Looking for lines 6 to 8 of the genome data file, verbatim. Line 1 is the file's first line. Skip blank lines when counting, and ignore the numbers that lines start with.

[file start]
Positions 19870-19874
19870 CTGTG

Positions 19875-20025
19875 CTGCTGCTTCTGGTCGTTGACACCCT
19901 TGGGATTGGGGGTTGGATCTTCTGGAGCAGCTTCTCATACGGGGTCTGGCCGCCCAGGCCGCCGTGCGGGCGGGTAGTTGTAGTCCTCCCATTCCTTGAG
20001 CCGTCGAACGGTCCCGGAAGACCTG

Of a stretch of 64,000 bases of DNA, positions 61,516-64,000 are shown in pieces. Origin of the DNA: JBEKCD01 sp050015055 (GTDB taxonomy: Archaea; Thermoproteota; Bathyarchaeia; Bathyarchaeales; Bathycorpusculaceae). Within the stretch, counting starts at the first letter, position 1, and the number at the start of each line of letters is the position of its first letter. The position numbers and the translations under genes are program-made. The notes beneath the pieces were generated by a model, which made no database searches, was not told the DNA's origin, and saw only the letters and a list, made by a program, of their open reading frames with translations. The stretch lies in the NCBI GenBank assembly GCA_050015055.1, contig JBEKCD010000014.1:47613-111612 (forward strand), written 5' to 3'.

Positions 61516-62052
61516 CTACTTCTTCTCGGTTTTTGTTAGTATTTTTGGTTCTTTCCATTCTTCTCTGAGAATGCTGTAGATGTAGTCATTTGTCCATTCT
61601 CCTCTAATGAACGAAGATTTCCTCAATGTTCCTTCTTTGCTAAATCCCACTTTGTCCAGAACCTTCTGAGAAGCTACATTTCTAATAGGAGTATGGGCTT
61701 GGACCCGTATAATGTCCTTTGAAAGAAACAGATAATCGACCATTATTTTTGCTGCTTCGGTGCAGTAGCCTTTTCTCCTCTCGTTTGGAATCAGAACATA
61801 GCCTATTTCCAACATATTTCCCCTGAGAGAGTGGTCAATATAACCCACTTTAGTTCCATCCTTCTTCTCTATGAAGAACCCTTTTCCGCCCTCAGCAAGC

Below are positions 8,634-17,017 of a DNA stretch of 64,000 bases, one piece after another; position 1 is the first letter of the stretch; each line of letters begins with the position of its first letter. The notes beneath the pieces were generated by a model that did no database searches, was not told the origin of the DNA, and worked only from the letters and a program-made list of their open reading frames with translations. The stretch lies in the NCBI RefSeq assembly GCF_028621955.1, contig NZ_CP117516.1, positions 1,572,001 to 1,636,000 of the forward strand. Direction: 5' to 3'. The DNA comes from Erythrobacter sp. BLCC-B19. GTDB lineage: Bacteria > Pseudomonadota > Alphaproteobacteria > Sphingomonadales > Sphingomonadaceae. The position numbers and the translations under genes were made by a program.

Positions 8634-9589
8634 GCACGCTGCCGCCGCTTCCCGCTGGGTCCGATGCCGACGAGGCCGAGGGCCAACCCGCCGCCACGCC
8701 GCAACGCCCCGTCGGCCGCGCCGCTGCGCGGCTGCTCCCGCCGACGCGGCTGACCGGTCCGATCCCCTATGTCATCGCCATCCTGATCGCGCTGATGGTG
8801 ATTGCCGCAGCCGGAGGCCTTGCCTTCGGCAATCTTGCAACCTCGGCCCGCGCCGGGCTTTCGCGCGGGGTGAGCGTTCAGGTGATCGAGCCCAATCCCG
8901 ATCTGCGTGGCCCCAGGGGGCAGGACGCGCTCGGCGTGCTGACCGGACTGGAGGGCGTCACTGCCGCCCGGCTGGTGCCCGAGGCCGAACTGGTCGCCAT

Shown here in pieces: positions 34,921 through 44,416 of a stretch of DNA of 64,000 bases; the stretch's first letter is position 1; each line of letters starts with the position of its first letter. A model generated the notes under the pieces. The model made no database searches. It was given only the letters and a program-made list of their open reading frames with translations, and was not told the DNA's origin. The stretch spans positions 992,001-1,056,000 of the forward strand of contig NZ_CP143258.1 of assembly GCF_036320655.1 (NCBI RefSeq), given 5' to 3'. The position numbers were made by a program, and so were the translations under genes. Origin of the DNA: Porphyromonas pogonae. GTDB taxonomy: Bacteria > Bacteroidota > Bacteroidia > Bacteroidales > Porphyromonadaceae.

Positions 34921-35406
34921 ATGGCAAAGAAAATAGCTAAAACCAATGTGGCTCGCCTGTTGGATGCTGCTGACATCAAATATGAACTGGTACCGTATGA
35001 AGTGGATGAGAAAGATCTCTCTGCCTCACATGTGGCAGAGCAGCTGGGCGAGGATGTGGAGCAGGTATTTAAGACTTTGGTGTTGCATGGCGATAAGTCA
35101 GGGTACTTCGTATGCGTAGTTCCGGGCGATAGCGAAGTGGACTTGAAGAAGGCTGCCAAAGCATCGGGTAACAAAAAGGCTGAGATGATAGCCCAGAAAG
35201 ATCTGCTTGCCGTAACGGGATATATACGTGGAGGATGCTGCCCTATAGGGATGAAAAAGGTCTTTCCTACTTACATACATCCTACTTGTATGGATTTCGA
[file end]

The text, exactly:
20001 CCGTCGAACGGTCCCGGAAGACCTG

Of a stretch of 64,000 bases of DNA, positions 61,516-64,000 are shown in pieces. Origin of the DNA: JBEKCD01 sp050015055 (GTDB taxonomy: Archaea; Thermoproteota; Bathyarchaeia; Bathyarchaeales; Bathycorpusculaceae). Within the stretch, counting starts at the first letter, position 1, and the number at the start of each line of letters is the position of its first letter. The position numbers and the translations under genes are program-made. The notes beneath the pieces were generated by a model, which made no database searches, was not told the DNA's origin, and saw only the letters and a list, made by a program, of their open reading frames with translations. The stretch lies in the NCBI GenBank assembly GCA_050015055.1, contig JBEKCD010000014.1:47613-111612 (forward strand), written 5' to 3'.

Positions 61516-62052